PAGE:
Olver faces off against challengers Gunn and Engel in First District race

By Nick Bush

As voters go to the polls tomorrow, those who are casting their ballots in Amherst will find two new names in the First Congressional District race, as Republican candidate Bill Gunn and Independent Michael Engel campaign to unseat well-established Democratic incumbent John Olver.

Gunn, a small business owner from Ware, has been a local organizer of the Western Massachusetts 912 Project in past years. His campaign has benefited from the rampant anti-incumbent sentiments clear across the country this year, but it remains to be seen if that will be enough to overcome the strong local support for the well-known Olver. Gunn’s campaign has been endorsed by Sen. Scott Brown and former Massachusetts Gov. Mitt Romney, and supported by the Tea Party Express.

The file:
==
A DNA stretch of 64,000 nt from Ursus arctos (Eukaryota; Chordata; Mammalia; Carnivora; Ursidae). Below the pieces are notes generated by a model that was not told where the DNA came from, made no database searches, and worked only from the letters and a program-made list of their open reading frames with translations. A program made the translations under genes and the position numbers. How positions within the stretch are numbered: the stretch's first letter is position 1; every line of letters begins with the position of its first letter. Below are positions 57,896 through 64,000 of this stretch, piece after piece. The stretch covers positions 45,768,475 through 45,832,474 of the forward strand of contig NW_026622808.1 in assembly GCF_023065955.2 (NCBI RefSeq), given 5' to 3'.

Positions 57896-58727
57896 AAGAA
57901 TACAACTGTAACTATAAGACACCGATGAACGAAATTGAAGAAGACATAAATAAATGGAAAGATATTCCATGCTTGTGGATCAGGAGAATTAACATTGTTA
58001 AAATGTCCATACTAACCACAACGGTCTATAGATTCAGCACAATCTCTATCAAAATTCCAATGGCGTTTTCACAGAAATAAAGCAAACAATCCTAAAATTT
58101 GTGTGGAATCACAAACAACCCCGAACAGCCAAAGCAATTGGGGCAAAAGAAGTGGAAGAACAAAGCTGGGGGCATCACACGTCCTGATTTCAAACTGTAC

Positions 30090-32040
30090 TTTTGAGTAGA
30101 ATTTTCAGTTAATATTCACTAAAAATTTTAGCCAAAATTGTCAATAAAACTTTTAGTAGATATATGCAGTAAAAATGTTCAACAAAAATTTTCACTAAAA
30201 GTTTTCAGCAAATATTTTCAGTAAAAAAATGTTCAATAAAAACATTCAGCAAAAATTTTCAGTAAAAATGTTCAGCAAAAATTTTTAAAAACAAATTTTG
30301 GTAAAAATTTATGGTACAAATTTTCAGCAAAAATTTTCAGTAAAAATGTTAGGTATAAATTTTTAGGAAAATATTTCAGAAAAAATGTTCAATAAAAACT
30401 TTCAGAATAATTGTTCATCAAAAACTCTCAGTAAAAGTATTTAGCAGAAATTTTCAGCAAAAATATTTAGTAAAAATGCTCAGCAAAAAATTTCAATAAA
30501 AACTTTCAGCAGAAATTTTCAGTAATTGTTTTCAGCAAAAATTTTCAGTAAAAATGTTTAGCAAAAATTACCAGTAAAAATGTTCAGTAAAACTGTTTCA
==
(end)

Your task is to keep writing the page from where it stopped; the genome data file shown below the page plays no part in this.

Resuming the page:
Independent candidate Engel, a former professor emeritus of political science at Westfield State College and owner of Cherry Picked Books in Easthampton, has been positioning himself as an independent progressive alternative to Olver while harnessing some of the same anti-incumbent feelings amongst the electorate as Gunn.

Victory for Olver this election cycle would mark two decades representing the First District in Congress. Olver, who once taught chemistry at the University of Massachusetts and has lived in Amherst since 1963, has faced stiffer resistance this year on each side of the political spectrum than in recent times he has sought reelection.

“I’d like to create more jobs with investment in green energy and energy conservation-focused engineering and technology,” said Olver when asked about his goals if reelected in an interview with the Daily Collegian. “I would also like to bring our combat troops home from Afghanistan and pass economically advantageous, border-securing, comprehensive reform of our immigration policies.